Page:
CALGARY, Alberta (Reuters) - Environmental activists said on Wednesday they canoed into Suncor Energy Inc’s Alberta oil sands operation, blocking equipment in a second protest action in as many weeks aimed at disrupting crude production.
Greenpeace said 23 of its activists entered Canada’s second-largest oil sands operation, stopping conveyor belts that carry bitumen from the mine to an upgrading plant that processes the tar-like crude into light oil.
The move, part of a long-running campaign against production from what the group refers to as “tar sands”, is the second this month. Two weeks ago, protesters chained themselves to equipment at Royal Dutch Shell’s oil sands mine as they sought to highlight what they view as excessive greenhouse gas emissions from the region’s oil production operations.
“We came here to send a message and we want to make sure that message is heard,” said Jessica Wilson, a spokeswoman for the group, who was among the protesters at the Suncor site. “This is all a push toward (climate talks in) Copenhagen to encourage world leaders to come to a strong climate deal that includes shutting down the tar sands.”
Wilson and nine other protesters, including Greenpeace Executive Director Bruce Cox, were arrested by Royal Canadian Mounted Police on Wednesday afternoon away from the Suncor site, she said in an e-mail message.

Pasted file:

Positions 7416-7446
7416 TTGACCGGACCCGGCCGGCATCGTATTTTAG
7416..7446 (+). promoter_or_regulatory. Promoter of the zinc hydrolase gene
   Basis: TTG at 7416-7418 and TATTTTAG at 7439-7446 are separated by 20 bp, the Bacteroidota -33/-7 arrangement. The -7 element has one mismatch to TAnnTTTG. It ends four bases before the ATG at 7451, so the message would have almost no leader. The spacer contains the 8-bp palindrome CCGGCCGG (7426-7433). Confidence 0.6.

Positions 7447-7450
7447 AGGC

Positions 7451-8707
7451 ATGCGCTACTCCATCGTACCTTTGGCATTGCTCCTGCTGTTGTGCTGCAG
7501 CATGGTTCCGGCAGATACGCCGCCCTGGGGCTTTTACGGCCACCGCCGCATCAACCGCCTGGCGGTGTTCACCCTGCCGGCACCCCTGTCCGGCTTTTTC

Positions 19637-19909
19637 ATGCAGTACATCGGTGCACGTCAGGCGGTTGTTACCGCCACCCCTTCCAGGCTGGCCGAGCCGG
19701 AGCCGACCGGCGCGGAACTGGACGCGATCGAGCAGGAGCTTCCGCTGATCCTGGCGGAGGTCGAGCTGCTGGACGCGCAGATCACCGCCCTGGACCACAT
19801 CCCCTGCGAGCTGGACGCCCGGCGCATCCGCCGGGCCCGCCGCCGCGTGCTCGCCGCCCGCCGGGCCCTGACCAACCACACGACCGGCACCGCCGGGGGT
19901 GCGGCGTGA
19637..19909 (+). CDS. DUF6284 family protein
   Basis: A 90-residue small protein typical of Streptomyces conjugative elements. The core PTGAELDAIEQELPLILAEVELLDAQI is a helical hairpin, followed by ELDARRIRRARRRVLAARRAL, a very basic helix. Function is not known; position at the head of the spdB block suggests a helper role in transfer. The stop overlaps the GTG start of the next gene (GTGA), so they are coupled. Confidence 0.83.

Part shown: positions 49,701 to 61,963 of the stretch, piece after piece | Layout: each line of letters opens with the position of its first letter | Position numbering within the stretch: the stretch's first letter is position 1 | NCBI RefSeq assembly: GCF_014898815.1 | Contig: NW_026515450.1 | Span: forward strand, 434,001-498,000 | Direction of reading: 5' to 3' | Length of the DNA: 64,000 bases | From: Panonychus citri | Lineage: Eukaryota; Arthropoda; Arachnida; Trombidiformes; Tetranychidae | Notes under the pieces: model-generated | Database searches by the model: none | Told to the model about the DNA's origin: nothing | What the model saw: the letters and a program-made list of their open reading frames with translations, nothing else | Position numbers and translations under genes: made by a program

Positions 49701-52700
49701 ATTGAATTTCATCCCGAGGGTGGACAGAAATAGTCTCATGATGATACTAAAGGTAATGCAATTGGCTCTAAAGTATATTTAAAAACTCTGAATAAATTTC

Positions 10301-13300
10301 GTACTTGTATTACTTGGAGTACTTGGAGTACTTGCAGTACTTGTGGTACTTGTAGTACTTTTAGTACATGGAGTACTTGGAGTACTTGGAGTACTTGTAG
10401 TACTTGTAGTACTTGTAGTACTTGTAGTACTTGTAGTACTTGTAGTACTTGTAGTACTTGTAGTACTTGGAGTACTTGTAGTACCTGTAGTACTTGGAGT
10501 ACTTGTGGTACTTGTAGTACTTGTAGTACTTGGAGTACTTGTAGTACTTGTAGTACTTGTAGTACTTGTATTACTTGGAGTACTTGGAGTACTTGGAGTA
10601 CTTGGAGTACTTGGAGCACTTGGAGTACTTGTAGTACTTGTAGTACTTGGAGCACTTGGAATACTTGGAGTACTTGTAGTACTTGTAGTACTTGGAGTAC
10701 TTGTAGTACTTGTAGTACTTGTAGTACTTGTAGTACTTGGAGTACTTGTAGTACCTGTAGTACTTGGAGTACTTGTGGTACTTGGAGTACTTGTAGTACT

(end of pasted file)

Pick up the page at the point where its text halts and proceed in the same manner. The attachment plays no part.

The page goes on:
The activists who were in the mine were still on the conveyor late in the day, however.
Suncor officials said production at the 300,000 barrel a day operation, located north of the oil sands hub of Fort McMurray, Alberta, was continuing and the company expected the action to have only a minor impact on its operations.
”We have taken a number of steps to protect the safety of not only the activists but our workers at the site,“ said Sneh Seetal, a spokeswoman for Suncor, Canada’s largest energy company. That includes increasing security, notifying employees and contractors at the site and continuing to extend our offer to discuss oil sands development with Greenpeace and all credible stakeholders.”
Greenpeace’s Wilson said the groups canoes and kayaks were followed down the Athabasca River by a company motorboat that became stuck on a sandbank, but security had not otherwise interfered with the protesters’ landing.
The activists have not said how long they expect to remain at the site.
Two weeks ago, Greenpeace activists chained themselves to a mining shovel and dump truck at Shell’s nearby mine, a protest timed to coincide with Canadian Prime Minister Stephen Harper’s visit with U.S. President Barack Obama in Washington.
Shell temporarily halted production at the mine.
Greenpeace ended that demonstration after about a day, and its activists faced no charges.
Editing by Rob Wilson